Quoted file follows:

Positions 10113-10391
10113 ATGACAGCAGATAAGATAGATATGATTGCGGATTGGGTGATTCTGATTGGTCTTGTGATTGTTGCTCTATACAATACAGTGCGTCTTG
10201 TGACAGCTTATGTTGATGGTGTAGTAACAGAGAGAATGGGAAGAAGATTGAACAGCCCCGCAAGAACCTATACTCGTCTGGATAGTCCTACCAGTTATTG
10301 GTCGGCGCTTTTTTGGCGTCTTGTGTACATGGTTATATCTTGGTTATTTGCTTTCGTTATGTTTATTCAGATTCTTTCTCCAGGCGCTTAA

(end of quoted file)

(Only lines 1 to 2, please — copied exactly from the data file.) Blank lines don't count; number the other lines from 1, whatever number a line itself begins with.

Positions 10113-10391
10113 ATGACAGCAGATAAGATAGATATGATTGCGGATTGGGTGATTCTGATTGGTCTTGTGATTGTTGCTCTATACAATACAGTGCGTCTTG